Sustainable living is rooted in Indian culture

Now, it’s a matter of going back to those roots and taking inspiration from those who came before us

By 2050, the world’s population is expected to hit a whopping 10 billion. And with more people comes a higher demand for everything — food, clothing, housing and related aspirations. But for a world that is stretched thin in every way when it comes to natural resources, while also under the  threat of climate change, can we really let our lifestyle decisions push it over the edge?

According to the UN, sustainable living means understanding how our lifestyle choices impact the world around us and finding ways for everyone to live better and lighter. Mahatma Gandhi once famously said, “The Earth has enough for everyone’s need, but not enough for everyone’s greed.” And greedy is what we have become, now more than ever.

This Gandhi Jayanti, it only makes sense to go back to the principles of sustainability that the great man and our forefathers lived by, and to try and make some sustainable choices when it comes to our lives.

What are you wearing?

If there’s any fabric that has played a crucial role in India’s history, it is the humble khadi. Gandhi called for a boycott of British textiles and encouraged Indians to embrace indigenous craft traditions, especially khadi. The spinning charkha even became a national symbol during the freedom struggle.

Khadi is thus closely tied to the India story, but more importantly, it is highly sustainable. While a metre of mill-produced fabric requires a whopping 55 litres of water, one metre of khadi uses up only three litres. Moreover, the spinning of khadi doesn’t call for the use of machines or energy, and it also generates income for rural Indian communities.

While it may have been hard to come by clothing made with khadi a few years ago, today, several large-scale apparel manufacturers are collaborating with the Khadi & Village Industries Commission (KVIC) to use khadi in new collections and product lines. And it seems to be working. The commission reported a turnover of ₹1.15 lakh crore in 2021-22, growing at a rate of 20.54 per cent compared to the previous financial year.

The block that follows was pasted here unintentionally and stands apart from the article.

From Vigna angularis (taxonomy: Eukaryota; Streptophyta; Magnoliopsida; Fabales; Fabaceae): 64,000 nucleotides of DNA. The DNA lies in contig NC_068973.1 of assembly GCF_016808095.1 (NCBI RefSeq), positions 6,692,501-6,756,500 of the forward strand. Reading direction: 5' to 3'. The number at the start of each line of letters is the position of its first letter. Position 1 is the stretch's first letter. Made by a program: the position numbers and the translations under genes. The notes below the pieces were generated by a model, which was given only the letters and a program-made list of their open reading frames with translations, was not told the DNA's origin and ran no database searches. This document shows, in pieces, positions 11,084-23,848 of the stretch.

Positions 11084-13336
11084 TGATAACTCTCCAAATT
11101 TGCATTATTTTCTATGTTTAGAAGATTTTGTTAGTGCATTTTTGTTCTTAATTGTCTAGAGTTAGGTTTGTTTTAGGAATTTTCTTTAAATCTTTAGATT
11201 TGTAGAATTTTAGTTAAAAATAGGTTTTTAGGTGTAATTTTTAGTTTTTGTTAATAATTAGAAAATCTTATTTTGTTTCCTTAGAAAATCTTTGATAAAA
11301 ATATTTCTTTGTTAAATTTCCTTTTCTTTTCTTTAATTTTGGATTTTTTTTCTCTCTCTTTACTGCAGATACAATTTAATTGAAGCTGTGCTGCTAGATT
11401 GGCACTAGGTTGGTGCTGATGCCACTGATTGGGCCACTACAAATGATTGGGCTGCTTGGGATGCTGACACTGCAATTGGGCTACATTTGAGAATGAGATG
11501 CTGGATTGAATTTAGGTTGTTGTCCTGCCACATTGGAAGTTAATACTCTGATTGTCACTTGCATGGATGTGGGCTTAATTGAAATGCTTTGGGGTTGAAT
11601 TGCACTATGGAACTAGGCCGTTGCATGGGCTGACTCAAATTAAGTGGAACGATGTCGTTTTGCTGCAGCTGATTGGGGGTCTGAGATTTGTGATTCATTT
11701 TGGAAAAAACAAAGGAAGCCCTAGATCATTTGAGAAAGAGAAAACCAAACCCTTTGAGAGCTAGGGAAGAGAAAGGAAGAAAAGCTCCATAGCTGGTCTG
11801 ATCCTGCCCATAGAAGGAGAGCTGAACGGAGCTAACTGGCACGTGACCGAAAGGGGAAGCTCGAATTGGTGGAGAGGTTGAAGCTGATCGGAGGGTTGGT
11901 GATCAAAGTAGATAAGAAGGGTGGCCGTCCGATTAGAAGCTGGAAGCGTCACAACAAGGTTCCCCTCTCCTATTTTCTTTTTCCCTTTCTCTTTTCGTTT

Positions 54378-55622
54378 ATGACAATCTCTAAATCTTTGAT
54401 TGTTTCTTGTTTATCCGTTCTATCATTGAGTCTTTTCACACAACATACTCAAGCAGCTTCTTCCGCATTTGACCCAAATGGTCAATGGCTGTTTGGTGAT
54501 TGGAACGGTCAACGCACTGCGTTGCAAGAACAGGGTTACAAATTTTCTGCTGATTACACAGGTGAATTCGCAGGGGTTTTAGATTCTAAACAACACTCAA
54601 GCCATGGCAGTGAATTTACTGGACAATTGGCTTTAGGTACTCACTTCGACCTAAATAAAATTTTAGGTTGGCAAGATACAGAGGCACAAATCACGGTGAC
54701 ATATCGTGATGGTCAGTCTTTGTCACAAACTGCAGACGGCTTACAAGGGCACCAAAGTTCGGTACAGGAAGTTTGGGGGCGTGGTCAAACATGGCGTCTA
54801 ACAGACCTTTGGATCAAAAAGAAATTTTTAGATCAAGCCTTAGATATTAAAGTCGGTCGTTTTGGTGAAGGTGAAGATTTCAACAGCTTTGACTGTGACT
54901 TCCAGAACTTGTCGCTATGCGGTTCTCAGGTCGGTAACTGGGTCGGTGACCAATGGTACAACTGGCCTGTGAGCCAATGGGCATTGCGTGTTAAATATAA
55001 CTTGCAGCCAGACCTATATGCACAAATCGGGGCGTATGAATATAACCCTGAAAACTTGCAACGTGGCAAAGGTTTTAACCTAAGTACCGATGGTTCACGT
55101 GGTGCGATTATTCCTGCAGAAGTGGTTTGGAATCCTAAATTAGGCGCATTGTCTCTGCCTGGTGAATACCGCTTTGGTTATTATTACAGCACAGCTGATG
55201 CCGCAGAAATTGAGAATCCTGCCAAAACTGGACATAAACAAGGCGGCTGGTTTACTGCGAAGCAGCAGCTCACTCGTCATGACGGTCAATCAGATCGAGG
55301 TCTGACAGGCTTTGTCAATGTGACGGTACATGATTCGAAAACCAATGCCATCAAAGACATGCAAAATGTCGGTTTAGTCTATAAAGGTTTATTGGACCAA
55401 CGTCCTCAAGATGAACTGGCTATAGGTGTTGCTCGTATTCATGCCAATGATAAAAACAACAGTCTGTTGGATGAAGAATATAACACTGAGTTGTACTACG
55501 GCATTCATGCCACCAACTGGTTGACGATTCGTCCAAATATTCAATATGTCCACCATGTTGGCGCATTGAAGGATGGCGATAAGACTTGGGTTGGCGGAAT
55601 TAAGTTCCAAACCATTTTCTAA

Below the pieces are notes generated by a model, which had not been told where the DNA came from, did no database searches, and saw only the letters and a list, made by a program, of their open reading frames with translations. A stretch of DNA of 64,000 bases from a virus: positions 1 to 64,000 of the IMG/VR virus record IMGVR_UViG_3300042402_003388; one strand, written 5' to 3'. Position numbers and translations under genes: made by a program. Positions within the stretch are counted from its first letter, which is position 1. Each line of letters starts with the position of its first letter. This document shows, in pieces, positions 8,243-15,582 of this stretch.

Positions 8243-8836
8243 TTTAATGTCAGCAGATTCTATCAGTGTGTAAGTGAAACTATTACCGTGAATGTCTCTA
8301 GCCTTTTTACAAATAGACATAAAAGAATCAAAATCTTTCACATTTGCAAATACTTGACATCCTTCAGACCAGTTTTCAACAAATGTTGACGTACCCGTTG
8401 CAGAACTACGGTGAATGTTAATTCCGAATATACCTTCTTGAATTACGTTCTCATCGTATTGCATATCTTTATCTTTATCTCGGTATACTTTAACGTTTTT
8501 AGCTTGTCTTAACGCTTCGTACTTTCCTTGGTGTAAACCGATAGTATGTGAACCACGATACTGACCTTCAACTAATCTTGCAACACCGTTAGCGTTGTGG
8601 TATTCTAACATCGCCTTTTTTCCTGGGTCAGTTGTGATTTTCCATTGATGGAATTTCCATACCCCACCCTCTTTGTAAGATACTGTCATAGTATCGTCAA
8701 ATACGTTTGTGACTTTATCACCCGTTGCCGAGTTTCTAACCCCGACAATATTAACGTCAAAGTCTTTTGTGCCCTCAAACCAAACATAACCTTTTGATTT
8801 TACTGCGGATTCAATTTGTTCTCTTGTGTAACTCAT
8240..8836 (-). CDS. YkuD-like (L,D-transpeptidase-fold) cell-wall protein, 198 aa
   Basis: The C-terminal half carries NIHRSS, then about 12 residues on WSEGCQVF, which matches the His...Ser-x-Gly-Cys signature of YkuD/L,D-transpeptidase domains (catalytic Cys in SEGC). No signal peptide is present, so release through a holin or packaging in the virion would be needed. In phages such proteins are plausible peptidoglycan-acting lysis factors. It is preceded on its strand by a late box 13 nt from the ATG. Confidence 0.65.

What’s in your food?

In his book, Food Rules, Michael Pollan writes, “Don’t eat anything your great-grandmother wouldn’t recognise as food.” This is a great way to think about what we’re putting into our bodies every single day, and how we only stand to benefit by going back to our ancestors’ diets. A perfect example of this is white polished rice.

White rice, which is stripped of nutrients, became a staple of the modern Indian diet only after the 1951 Green Revolution, which was an attempt by the Indian government to avoid reliance on foreign food aid. Prior to the 1950s, whole grains such as amaranth, barley, millet, sorghum and other ancient grains were more commonly used in Indian cooking. These grains have a higher fibre and protein content, and have been clinically proven to reduce the risk of cardiovascular disease and type 2 diabetes.

What’s in your home?

Thanks to globalisation, urban Indian kitchens — which could once be considered a study in sustainability — have now become one of the hardest spaces in a home to declutter. From cling film to plastic storage containers, and packets of packaged foods, an unending sea of unsustainable items greets you as soon as you walk in.

But there are some simple swaps you can make to make the load on the planet lighter. For one, you can ditch your disposable dish sponges (which likely came packaged in single-use plastic) for coir scrubbers that will clean just as well and last longer. For storage, instead of buying more plastic containers, you can repurpose glass jars that you already have in your home. And sure, non-stick pans are convenient when it comes to clean-up, but they’re coated with chemicals. Instead, opt for the choice many generations of cooks swear by — cast iron.

When it comes to tackling the dishes and laundry, too, there are now a plethora of plant-based products available, like detergents made from soapnut.

What’s on your bathroom shelves?

Long before the introduction of chemicals-laden body and hair care products, our grandmothers relied on simple, homemade solutions using natural ingredients that gave the same results.

Some of these indigenous ingredients include reetha (soapnut), amla (Indian gooseberry) and shikakai (Senegalia rugata), which, unlike regular store-bought shampoos and conditioners, strip your hair of nutrients and can irritate your scalp, among other things. Not to mention the amount of plastic waste that is generated from the disposable bottles the products are most often sold in.

You don’t need to make the change overnight. Start out by introducing natural products into your hair care routine only on weekends. Then, increase the frequency while phasing out your old  products. Your scalp will thank you for it.

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